A discombobulated collective of ragtags with
a mission were we the night of Mother Nature’s
splendid fireworks. We collided with time and space
in the freezing cold ocean air; half a plan
and a little determination was all it took for us
to feel like we were finally living again
and we gave thanks to each other
and to the universe
for granting us this show of joy, affection and laughter.
We forgot what it was that we were supposed
to be worrying about and focused instead on the ripe
fireballs and streaks of twins and triplets
that flashed too quickly before our very eyes,
our eyes which felt like it was the first time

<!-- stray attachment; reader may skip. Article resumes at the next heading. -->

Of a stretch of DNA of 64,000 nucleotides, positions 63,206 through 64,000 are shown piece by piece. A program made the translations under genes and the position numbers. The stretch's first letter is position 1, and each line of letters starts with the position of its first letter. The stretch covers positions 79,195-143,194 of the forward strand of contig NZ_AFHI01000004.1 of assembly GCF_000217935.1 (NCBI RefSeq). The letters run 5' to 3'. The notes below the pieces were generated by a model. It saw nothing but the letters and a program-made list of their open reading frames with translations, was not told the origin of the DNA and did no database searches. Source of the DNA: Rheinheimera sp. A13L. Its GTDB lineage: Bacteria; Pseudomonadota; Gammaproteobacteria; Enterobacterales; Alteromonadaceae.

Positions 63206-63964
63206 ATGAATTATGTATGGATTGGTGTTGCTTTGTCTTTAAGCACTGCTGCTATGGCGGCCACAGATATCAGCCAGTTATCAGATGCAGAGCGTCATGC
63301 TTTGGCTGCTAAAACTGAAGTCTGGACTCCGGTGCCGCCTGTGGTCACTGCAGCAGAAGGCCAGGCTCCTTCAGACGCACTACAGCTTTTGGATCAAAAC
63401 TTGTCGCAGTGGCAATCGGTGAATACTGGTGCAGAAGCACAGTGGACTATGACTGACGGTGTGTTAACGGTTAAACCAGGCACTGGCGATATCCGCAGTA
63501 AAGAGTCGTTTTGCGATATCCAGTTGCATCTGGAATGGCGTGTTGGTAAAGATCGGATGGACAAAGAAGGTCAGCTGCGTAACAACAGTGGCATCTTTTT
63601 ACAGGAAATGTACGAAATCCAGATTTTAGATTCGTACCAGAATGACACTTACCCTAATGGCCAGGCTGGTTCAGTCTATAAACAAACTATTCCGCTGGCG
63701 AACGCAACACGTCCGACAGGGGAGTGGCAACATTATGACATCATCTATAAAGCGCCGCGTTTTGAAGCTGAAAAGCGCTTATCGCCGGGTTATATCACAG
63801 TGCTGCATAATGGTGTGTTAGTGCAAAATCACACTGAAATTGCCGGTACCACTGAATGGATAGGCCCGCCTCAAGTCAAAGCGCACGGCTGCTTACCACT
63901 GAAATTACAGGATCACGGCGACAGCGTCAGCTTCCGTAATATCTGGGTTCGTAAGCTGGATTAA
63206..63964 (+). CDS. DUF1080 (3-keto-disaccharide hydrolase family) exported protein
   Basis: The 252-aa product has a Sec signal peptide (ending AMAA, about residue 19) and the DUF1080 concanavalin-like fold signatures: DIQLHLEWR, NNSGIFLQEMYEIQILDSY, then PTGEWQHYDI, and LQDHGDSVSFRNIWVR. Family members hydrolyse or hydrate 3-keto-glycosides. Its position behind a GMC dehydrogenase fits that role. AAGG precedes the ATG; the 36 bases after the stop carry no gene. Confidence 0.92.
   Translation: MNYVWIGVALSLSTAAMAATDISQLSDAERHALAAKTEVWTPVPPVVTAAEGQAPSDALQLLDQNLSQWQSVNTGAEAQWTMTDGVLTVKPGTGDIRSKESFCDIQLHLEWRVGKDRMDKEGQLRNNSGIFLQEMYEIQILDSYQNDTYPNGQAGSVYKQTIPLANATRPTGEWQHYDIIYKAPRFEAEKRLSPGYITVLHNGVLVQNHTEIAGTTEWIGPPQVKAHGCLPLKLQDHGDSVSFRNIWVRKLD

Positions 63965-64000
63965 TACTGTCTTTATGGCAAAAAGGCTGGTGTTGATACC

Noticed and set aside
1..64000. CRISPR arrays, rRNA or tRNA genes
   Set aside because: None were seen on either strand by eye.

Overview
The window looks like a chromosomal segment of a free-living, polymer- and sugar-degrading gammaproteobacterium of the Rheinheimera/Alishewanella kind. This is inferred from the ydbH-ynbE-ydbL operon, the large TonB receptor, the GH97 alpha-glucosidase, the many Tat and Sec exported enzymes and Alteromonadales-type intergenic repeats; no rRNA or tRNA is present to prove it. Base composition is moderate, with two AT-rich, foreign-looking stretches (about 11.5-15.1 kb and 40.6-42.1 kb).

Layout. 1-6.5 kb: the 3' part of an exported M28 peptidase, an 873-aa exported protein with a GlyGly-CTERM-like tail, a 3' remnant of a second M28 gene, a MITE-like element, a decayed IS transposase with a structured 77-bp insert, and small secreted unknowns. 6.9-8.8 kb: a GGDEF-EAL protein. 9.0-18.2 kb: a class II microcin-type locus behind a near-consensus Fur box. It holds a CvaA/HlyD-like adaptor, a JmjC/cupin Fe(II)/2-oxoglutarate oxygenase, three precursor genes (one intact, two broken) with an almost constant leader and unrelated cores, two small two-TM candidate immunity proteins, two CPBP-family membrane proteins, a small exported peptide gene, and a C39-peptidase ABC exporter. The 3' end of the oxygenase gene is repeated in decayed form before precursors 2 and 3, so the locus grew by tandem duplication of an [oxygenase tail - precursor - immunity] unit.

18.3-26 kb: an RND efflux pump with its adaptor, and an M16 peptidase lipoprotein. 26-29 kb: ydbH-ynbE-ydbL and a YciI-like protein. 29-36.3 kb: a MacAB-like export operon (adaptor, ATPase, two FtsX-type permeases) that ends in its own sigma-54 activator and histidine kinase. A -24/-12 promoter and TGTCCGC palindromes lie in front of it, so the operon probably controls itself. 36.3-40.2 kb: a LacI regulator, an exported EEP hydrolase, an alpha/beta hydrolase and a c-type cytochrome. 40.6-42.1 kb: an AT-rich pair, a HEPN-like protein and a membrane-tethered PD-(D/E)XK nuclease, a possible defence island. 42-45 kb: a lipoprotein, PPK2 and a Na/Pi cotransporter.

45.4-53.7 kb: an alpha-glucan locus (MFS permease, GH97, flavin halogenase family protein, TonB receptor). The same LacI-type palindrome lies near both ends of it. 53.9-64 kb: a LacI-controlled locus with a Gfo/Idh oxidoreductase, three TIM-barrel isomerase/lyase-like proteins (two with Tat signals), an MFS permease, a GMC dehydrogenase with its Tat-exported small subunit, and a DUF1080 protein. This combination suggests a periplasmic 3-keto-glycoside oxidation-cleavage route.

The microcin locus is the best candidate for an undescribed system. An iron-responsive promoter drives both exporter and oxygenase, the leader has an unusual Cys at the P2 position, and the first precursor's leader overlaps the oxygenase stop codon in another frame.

they were open in far, far too long.
We sang Elton John and Chaka Kahn in an effort
to forget that our noses and hands
had fallen off
in the cold.
One of us received a profession of love
via the technological wonders of voicemail and even
though it was the wrong person leaving the message,
some of us glowed with his love anyways.
There were times when even I was speechless,
only able to feel like I was five again, looking at stars
with my Uncle Charlie, and that these people,
some strangers, some not, were my family for that night.
Her finale was the beginning of a sunrise while
the last of our split-second friends burned up
in a purply blue sky. The roar and the lull
of the ocean slowly made us sleepy, and
on the train ride home, we dreamt
the dreams of children
while the brilliance of a new day warmed
our bundled bodies in sleep.